I think the value to the student and the people influenced by that student’s future ministry would be enormous, and (running the risk of repeating myself) I believe the three main benefits are as follows:
- A stronger personal faith. Maybe it’s just me, but my relationship with Jesus grows deeper, and my interaction with (and I hope understanding of) the Bible grows sharper, and my trust in God’s heart and intended outcomes grows stronger when I have to wrestle with what I believe. I don’t have to wrestle too much if Prof SysTheo tells me about a view of the atonement that I don’t agree with and he doesn’t agree with either. (Although it has been noted that I don’t always agree with the material Prof SysTheo presents as somewhat more acceptable–and he’s an awesome enough professor to be okay with that.) But when I manage to resist the urge to walk out on either Liberal Pastor or Conservative Pastor, I do have to think about what they said and what I’ve always been taught and figure out which of the two views I actually hold and why.
- Humility. I’m a firm believer that once you notice you’re humble, you’re not, and I already know I’m not that humble anyway, so maybe this is theoretical. But I can tell you that when RevCD opened the pulpit to me to preach on John 3 (a notoriously evangelical passage), I saw what humility in the face of differing views looks like, and it’s pretty compelling. (There’s also this blogpost about the kind of humility I’m talking about, described a lot better that I can say it.) Genuine humility allows people the seminarian or pastor disagrees with to feel heard anyway, and also opens potential for real, meaningful–and potentially life-changing–dialogue, without the student’s own ego getting in the way of the Good News.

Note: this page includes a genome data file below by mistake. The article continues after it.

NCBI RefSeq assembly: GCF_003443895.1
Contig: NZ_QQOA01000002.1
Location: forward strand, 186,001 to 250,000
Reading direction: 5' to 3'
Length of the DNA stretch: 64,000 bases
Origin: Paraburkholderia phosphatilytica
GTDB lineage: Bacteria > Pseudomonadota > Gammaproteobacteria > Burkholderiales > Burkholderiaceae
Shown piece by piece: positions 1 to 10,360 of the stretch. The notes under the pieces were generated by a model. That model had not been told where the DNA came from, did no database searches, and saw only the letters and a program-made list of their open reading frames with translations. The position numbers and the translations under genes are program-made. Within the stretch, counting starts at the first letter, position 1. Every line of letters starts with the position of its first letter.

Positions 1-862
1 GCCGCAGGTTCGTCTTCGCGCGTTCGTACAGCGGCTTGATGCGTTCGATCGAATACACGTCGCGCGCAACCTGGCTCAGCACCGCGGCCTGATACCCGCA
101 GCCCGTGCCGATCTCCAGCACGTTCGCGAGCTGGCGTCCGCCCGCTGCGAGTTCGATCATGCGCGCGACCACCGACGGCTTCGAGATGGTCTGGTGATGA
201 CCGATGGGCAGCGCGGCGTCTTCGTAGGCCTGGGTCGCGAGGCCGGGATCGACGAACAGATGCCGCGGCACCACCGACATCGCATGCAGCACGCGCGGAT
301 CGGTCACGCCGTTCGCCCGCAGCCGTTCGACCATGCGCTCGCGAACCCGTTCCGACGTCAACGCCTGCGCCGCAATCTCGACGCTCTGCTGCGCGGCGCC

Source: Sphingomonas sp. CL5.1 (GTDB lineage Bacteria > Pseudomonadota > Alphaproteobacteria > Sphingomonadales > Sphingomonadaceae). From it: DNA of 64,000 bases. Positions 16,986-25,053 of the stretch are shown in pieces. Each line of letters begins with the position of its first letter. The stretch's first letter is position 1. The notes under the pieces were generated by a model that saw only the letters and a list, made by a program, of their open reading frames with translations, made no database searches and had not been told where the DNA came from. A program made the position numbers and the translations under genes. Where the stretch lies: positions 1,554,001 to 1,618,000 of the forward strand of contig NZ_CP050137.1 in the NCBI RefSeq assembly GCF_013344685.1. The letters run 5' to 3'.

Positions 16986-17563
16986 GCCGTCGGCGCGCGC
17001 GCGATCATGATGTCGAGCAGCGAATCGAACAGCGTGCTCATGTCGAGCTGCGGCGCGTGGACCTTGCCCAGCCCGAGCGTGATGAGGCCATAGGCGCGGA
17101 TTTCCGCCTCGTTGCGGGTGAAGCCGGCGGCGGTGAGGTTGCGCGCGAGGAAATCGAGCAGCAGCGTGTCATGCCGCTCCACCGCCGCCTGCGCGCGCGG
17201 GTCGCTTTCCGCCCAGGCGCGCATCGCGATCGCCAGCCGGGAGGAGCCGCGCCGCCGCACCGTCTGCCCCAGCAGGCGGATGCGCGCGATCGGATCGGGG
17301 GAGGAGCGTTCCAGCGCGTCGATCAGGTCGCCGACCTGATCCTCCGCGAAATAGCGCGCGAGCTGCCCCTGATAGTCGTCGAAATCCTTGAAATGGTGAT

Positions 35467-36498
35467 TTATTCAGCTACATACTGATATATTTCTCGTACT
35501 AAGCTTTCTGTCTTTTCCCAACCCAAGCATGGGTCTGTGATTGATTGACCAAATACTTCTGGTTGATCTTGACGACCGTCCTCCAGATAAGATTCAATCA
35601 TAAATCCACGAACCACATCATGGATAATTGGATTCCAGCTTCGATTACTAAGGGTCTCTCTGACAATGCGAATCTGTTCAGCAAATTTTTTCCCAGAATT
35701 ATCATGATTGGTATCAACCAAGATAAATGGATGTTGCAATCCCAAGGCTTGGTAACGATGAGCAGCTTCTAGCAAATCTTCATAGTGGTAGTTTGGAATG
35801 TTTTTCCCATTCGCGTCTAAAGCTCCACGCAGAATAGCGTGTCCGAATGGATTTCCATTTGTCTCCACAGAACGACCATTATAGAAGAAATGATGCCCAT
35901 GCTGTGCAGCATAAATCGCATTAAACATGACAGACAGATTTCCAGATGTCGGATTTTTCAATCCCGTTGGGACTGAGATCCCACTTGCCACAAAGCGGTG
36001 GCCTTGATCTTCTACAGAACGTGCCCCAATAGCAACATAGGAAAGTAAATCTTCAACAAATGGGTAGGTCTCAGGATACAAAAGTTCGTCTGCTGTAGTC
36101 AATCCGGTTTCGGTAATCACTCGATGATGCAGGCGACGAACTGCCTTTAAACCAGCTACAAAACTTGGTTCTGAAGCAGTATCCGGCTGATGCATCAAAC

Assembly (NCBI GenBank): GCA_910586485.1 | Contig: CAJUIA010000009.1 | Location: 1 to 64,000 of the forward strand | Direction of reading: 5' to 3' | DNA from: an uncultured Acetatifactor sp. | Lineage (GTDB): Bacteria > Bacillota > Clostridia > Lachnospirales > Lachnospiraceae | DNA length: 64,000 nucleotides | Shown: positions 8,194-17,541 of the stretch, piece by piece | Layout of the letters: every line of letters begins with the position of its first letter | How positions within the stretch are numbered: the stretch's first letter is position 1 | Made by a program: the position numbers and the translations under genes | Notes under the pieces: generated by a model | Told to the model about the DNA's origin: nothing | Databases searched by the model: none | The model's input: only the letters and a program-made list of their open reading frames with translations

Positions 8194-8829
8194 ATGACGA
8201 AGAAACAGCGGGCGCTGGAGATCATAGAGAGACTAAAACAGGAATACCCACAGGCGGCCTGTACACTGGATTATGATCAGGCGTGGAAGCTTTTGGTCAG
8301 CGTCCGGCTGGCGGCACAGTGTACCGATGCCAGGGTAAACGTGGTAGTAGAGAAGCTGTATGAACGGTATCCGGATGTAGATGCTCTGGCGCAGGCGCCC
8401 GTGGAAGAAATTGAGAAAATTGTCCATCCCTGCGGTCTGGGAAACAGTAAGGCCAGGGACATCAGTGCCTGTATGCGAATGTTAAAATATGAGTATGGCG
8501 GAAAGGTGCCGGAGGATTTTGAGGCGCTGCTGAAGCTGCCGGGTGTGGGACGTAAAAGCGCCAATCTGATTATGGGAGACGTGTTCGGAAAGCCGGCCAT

- Love. When I didn’t walk out of those two sermons all those years back, it wasn’t because I thought what was said didn’t matter, or wasn’t dangerous, even, but because I did (and honestly still do). It was because I knew and cared about people in each of the churches represented. If I had walked out in either case, I may or may not have caused a scene, I only possibly would have made a statement (and probably not the one I wanted to make–again), and I indubitably would have shut down any opportunity to relate Jesus’ love to my friends in either of those churches in any meaningful way. From the perspective of one who has been ministered to, I can say that I receive such ministry much better if the person doing the ministering actually knows me, and loves me where I am and whether I stay there or not. If all I’m being handed is propositions, I get fed up pretty quickly–and this is me, a person who lives largely inside her own cranium, speaking. If all I’m handing to other people is propositions, the relationship is over before it starts. But if I remember that God loved the world so much He became one of us, who certainly weren’t on track with Him, to save us through relationship with Him, then I can enter any community He leads me to, for however long He leads me there. I can start to let Him love the people around me, through me. I can trust Him to bring us both into the state of mind and heart that He wants for us.